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Albuquerque Innsights

Former New Mexico innkeeper knows secrets and tells anyone who will listen.

Dia De Los Muertos, Calaveras and La Patrona

October 8th, 2014

Day of the Dead figurinesIn certain areas of Mexico in November they hold an ages old tradition of honoring family and friends who have passed. This is became very important in Mexican culture because it was believed that we experience a second death when all who knew, honored and remembered us have also passed. Dia de los Muertos, the Day of the Dead, is a very important day to remember and honor deceased loved ones. It began as a joining of the beliefs of the indigenous people of Mexico before the Spaniards arrived, and the Catholicism they brought with them.

La Patrona CalaveraAs tradition goes, on or near All Saints Day, families of a village or town have a procession to the local cemetery with flowers and offerings of the deceased’s favorite foods, trinkets, photos, etc., and their final resting place is decorated with these items. It isn’t a mournful time, but rather a celebration of the lives of all past ancestors. Candy skulls are decorated, special foods and sweets are shared and the atmosphere is generally upbeat, but respectful. Calaveras, (skulls/skeletons), are used to represent the past ancestors. Celebrants may even paint their faces like calaveras.

As will often happen with these kinds of heartfelt traditions, they know no borders, and New Mexicans celebrate Dia de los Muertos too. Since most people no longer live near the resting place of their ancestors, Albuquerque celebrates with a Marigold Parade, (marigolds being the most official flower used for this holiday), and people will paint faces and carry alters that honor their passed on loved ones to place along the parade route. This was once primarily a Hispanic celebration, but now everyone is welcomed to celebrate Dia de los Muertas.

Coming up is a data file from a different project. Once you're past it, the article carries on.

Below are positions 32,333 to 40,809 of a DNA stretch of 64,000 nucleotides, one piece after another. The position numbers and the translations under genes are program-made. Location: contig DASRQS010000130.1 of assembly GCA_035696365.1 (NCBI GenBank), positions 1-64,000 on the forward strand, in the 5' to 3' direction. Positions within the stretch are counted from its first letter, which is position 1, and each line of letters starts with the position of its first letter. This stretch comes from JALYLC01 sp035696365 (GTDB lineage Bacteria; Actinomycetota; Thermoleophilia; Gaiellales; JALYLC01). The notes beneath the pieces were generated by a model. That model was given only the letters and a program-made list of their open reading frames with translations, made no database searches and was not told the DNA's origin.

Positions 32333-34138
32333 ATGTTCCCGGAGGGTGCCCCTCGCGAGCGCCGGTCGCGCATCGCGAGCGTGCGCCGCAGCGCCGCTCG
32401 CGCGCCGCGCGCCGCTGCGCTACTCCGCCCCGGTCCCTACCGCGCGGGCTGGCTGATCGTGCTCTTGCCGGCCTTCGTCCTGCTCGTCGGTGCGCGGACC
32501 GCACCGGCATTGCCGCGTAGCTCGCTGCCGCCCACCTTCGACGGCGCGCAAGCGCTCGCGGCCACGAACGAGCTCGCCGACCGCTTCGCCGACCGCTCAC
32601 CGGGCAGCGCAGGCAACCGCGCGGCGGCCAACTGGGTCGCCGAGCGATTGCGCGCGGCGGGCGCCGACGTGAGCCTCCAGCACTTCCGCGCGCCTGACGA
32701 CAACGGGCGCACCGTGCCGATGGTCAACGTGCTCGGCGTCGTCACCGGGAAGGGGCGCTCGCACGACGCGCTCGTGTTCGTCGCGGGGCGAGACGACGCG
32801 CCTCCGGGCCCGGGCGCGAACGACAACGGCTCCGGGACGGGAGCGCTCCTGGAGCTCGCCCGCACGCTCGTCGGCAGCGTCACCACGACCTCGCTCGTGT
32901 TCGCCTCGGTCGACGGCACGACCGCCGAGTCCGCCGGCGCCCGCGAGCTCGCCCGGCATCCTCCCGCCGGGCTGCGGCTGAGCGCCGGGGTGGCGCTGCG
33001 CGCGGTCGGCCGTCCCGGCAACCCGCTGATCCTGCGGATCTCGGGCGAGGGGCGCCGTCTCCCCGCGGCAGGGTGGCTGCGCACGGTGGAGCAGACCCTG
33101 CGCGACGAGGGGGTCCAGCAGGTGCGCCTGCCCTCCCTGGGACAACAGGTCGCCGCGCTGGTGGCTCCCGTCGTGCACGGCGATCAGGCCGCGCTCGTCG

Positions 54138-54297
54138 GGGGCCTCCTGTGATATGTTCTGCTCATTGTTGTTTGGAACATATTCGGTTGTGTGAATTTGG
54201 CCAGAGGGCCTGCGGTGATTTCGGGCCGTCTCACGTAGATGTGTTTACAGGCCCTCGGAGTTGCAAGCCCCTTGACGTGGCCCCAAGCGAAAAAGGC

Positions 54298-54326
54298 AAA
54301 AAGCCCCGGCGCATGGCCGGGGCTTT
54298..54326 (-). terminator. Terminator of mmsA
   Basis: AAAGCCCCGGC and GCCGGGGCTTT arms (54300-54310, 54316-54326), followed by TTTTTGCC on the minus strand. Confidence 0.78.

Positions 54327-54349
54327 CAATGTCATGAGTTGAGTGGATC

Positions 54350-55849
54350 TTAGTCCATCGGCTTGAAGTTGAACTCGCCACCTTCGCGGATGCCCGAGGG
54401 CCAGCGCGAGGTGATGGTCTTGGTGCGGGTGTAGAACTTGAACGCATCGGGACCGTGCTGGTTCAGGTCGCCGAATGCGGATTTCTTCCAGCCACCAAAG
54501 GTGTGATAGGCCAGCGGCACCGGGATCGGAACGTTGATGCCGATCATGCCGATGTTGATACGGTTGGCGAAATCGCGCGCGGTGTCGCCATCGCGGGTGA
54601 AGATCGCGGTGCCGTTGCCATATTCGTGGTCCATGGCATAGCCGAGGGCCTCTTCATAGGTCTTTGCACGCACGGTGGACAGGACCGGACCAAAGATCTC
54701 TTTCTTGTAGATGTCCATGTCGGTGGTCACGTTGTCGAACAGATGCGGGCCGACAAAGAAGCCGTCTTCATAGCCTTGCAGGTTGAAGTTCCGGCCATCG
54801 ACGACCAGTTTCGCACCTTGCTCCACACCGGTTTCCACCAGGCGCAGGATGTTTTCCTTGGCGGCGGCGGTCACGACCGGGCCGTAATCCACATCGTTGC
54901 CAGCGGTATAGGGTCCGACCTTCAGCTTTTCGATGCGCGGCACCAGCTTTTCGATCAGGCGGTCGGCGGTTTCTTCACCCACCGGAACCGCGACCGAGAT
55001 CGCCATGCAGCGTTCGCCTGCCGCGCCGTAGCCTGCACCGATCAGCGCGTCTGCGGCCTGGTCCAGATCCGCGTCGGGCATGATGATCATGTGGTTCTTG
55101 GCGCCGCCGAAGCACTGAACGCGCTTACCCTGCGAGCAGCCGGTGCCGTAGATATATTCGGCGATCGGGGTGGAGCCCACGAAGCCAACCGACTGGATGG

Calaveras had become very trendy stating in the early 1900’s in Mexico, and today they are even more popular, especially during Dia de los Muertos. Pictured in the tin frame is La Patrona, a very important calavera. She represents all women heads of households; our mothers, grandmothers and aunties passed. She holds the keys to the cupboards, and runs the home and everything tied to it. Everyone in the household defers to her. She is loved and respected. I made this La Patrona for my daughter’s new mother in law, to celebrate the joining of our families.

marigoldParadeAlbuquerque has its own Dia De Los Muertos celebration, the Marigold Parade. This year the date is Sunday, November 2nd. If you are interested in participating or just viewing the parade, be sure to visit the official Muertos y Marigolds website for all the details. For information about previous Marigold Parades, Dia de Los Muertos and calaveras visit my past blog post from 2012, it’s full of more history and details.

I know the best things to do in Albuquerque!
Sarah Dolk, Adobe Nido Bed & Breakfast
Expert on Destination Albuquerque and Central New Mexico!


It’s Getting Chile in Albuquerque, and Dragons Roar

September 8th, 2014

Dragons roar and grown men weep. Both are signs that Fall is upon us in the Duke City, and that means it’s Green Chile Time. We are lucky to have chile sold and roasted right in our Adobe Nido neighborhood, and the aroma when they’re roasting is heavenly. If someone made incense that smelled like roasting chile, I would buy it.